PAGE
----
Biogen said it remains optimistic. The company has 15 medicines in the second phase of clinical testing or later, and it expects to see results from eight large trials by the end of 2008, said Naomi Aoki, a company spokeswoman.
James Mullen, 48, Biogen's chief executive officer, and all other executives will remain in their current roles, Aoki said. The company has 4,300 employees worldwide and has no plans for any layoffs, Aoki said.
``We're going to continue on as we had before, and we still feel we have extremely strong growth prospects,'' Aoki said.
Besides Tysabri, Biogen has built a pipeline of five other drugs in development for MS. Each fights the nerve disorder in a unique way and may add $1 billion in annual sales apiece if successful in clinical trials, Jason Kantor, an analyst with RBC Capital Markets in San Francisco, said in an interview last week.
Multiple sclerosis, a neurological condition that can harm speech, vision and movement, affects an estimated 2.5 million people worldwide. The market for MS drugs exceeded $5.5 billion in 2006 and is expected to double by 2013, according to market- research firm Frost & Sullivan in New York.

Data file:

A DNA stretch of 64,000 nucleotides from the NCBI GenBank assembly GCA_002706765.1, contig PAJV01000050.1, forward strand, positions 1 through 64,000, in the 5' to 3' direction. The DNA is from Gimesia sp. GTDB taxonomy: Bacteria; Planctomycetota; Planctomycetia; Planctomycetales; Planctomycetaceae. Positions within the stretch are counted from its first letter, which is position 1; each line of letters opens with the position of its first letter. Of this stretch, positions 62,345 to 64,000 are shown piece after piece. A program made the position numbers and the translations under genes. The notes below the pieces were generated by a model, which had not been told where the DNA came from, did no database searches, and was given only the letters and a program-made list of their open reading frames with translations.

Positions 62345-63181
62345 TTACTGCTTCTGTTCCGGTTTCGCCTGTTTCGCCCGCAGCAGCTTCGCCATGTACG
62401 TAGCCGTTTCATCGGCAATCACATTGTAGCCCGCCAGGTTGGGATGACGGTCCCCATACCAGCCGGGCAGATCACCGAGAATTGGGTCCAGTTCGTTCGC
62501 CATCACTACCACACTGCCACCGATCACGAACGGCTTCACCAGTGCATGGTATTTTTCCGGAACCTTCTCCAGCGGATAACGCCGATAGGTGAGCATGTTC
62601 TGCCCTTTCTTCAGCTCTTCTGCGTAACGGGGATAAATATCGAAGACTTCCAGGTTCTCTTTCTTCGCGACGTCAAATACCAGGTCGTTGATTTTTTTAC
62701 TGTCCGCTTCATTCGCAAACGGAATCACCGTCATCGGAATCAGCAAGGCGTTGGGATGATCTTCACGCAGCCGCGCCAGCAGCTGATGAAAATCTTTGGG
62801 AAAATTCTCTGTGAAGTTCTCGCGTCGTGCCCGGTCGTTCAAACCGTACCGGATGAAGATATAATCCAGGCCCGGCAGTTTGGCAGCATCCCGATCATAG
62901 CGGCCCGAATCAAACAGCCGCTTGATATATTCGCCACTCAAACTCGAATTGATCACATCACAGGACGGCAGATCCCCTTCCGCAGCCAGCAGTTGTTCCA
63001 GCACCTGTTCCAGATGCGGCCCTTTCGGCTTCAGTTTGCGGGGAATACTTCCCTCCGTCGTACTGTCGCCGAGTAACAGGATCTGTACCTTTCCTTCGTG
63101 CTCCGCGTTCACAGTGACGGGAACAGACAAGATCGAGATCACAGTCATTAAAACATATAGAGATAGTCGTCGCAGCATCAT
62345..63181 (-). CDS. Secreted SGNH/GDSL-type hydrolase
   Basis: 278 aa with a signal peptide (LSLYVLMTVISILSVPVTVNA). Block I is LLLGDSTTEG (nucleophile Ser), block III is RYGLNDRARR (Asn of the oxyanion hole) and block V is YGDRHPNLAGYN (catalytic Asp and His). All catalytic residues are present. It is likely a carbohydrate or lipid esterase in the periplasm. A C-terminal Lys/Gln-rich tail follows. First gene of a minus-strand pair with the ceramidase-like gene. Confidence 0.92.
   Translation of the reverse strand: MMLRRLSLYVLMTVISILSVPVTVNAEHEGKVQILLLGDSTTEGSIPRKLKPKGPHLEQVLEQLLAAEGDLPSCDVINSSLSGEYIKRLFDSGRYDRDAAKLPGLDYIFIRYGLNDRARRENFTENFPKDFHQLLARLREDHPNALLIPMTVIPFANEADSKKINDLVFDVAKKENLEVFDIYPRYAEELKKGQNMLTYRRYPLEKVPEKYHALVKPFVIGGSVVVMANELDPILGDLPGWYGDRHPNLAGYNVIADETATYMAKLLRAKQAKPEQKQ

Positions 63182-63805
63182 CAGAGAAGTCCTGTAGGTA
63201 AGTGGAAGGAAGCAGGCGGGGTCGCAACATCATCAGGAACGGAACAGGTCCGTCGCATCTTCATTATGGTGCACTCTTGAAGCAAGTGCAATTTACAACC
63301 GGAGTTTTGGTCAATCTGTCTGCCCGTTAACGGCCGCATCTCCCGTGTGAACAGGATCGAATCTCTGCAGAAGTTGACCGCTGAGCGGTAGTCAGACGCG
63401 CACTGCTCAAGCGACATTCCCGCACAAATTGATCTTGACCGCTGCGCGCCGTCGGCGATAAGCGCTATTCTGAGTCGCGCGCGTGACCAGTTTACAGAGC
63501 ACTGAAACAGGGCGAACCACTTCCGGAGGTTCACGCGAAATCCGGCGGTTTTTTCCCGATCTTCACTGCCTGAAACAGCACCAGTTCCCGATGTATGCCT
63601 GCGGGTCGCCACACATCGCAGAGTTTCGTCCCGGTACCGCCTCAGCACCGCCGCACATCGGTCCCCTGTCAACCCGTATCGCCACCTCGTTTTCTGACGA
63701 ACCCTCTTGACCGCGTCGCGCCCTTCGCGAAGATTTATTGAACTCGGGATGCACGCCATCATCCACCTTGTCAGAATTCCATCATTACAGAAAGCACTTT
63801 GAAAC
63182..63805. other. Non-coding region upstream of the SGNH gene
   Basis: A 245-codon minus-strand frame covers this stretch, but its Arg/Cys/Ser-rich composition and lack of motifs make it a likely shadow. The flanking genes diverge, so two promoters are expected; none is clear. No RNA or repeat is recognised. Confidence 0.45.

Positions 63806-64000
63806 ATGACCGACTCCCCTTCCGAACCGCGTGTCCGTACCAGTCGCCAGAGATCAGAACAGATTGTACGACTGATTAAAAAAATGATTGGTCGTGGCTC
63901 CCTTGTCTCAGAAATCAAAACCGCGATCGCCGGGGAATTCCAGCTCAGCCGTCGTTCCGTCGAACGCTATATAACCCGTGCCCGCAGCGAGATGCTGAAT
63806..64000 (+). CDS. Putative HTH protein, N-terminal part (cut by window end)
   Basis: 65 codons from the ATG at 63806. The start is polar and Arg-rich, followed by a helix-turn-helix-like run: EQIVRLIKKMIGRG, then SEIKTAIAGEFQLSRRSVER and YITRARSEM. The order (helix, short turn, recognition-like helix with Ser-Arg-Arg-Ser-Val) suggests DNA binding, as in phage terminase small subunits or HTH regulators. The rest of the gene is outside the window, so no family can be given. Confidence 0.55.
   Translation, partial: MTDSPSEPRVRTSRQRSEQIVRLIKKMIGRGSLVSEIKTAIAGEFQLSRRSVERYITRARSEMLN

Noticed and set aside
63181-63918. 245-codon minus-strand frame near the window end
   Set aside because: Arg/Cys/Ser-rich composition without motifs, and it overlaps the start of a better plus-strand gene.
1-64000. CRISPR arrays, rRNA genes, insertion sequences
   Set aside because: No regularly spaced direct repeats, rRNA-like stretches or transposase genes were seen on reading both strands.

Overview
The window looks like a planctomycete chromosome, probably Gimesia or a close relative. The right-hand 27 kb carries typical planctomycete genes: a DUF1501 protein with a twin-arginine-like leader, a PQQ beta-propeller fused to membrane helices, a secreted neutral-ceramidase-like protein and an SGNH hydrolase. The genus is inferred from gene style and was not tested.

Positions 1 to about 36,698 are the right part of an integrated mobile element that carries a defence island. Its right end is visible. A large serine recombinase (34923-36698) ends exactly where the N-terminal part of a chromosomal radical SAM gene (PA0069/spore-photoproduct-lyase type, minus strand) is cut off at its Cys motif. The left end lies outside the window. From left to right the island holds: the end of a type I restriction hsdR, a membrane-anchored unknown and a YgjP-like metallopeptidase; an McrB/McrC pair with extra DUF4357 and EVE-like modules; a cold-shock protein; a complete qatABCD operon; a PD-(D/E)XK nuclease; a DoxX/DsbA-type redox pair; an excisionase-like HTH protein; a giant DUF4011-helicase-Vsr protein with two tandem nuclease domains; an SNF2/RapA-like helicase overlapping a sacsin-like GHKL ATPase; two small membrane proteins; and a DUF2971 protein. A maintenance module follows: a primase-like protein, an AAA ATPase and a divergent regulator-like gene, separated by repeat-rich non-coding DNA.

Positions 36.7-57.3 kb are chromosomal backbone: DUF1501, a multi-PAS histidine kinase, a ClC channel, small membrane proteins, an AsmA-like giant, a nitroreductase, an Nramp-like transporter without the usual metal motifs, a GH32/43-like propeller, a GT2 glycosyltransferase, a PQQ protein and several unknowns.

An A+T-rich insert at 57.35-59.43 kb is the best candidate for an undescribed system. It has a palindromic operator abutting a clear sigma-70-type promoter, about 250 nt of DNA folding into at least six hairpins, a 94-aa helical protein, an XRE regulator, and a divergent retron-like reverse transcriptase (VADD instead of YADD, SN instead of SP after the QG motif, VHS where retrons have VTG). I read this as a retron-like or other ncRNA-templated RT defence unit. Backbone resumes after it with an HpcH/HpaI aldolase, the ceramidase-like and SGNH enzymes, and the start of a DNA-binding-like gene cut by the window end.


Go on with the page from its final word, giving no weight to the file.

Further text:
One of Biogen's two drugs in late-stage testing is vying to be the first oral pill against MS. Biogen researchers believe the compound, BG-12, works by damping down inflammation, while also protecting healthy cells. It would be used for relapsing, remitting MS, which affects about 85 percent of patients, according to the National MS Society, based in New York.
Another approach, also in final patient testing, uses the cancer drug Rituxan against primary progressive MS, a condition in which the disease worsens over time and for which there is no effective treatment.
Business as Usual
Biogen may have a hard time getting back to work, analysts said.
``It's very hard to announce a company is for sale, and then say `oops, we're calling it all off and going back to business as usual,''' Geoffrey Porges, an analyst with Sanford Bernstein & Co. in New York, said in an interview last week. Employees have been looking for other jobs or waiting for a buyout, he said. ``It's so disruptive.''
The company put itself up for sale, and hired Goldman, Sachs & Co. and Merrill Lynch & Co. in October after billionaire investor Carl Icahn expressed interest in buying the company for $23 billion.